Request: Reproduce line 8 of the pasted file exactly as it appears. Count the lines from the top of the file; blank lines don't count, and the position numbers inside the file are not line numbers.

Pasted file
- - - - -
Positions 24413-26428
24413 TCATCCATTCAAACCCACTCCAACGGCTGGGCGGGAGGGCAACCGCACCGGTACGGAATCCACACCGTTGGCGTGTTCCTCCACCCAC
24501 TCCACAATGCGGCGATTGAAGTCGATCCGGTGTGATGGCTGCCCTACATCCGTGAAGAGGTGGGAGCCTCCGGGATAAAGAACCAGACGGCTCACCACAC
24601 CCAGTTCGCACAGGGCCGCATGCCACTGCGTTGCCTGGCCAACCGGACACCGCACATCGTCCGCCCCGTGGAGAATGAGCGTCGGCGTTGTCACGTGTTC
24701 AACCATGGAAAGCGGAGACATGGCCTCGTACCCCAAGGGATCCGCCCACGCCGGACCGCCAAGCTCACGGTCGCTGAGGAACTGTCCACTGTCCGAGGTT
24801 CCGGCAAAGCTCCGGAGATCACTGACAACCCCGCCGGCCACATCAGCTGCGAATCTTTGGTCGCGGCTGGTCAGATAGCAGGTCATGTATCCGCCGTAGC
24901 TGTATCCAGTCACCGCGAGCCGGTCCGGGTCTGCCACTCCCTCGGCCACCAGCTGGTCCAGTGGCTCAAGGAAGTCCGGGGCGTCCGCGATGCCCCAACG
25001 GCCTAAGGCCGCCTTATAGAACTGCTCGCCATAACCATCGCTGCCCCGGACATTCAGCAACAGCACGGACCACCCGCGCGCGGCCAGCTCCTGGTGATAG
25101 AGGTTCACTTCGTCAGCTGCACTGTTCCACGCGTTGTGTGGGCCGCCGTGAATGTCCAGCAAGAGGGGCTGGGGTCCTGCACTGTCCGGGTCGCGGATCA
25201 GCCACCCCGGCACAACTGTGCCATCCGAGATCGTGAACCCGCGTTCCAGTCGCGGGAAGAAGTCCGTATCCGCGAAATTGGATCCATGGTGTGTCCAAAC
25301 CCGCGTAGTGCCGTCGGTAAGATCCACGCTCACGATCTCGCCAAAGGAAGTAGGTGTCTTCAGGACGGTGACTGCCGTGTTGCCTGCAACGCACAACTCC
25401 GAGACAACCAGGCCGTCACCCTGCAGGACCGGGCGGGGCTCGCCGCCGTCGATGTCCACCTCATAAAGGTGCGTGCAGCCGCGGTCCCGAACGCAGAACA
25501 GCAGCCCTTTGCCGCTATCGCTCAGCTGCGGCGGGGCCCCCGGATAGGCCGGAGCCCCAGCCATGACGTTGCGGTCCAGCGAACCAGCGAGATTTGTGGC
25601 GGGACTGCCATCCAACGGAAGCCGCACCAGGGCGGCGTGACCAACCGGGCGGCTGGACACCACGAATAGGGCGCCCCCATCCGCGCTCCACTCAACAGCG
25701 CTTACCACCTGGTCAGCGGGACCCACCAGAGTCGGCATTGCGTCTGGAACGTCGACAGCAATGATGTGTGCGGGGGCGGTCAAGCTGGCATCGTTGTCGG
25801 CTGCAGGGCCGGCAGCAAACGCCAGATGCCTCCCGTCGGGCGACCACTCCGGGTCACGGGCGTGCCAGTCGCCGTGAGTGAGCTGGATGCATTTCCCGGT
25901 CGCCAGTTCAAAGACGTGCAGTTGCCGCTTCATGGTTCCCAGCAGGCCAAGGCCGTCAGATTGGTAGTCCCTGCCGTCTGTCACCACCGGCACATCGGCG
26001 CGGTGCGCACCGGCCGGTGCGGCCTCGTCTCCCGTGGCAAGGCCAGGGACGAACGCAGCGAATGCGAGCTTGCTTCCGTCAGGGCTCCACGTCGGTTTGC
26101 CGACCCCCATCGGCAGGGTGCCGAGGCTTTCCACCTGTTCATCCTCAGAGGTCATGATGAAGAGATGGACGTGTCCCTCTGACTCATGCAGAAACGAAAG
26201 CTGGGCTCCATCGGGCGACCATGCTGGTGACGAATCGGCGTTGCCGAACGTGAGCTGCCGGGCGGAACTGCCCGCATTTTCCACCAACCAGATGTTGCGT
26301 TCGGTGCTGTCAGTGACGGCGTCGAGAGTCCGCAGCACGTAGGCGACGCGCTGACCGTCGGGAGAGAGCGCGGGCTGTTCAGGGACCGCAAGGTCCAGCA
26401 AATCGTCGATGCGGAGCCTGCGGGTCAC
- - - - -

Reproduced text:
25001 GCCTAAGGCCGCCTTATAGAACTGCTCGCCATAACCATCGCTGCCCCGGACATTCAGCAACAGCACGGACCACCCGCGCGCGGCCAGCTCCTGGTGATAG